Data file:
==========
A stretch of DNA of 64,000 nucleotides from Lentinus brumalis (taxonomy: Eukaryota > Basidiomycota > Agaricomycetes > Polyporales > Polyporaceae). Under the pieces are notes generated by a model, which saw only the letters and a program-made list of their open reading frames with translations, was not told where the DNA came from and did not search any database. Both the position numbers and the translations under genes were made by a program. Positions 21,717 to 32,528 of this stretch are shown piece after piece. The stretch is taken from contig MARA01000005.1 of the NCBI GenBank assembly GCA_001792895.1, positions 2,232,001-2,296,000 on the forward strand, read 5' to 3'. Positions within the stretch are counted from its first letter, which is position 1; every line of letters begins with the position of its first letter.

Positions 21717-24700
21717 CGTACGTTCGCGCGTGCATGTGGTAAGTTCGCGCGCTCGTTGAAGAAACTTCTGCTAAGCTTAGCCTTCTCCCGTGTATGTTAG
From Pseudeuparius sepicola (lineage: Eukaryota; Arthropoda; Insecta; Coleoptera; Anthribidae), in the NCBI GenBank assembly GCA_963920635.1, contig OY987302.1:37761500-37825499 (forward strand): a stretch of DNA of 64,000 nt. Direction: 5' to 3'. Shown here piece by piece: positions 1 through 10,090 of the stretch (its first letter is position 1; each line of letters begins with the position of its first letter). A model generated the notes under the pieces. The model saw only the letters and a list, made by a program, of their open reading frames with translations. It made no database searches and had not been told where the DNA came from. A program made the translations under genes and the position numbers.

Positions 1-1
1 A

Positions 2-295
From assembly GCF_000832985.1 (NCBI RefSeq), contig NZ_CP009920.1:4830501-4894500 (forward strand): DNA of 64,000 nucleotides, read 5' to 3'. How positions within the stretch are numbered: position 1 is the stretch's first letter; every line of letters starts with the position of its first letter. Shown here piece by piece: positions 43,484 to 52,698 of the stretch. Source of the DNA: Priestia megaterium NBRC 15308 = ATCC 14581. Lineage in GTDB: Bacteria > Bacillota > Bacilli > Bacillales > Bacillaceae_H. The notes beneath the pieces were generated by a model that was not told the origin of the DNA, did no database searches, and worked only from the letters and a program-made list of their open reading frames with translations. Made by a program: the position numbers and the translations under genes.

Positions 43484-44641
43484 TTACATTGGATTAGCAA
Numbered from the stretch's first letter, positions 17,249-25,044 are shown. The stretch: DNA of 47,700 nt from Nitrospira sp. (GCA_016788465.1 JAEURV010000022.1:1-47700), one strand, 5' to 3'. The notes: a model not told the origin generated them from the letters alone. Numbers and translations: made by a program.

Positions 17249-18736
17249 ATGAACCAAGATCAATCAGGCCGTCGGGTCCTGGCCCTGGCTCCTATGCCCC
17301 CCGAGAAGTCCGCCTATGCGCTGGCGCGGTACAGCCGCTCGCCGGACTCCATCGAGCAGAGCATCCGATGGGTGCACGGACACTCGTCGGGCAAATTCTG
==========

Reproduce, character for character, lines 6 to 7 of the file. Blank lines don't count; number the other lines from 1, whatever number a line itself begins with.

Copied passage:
1 A

Positions 2-295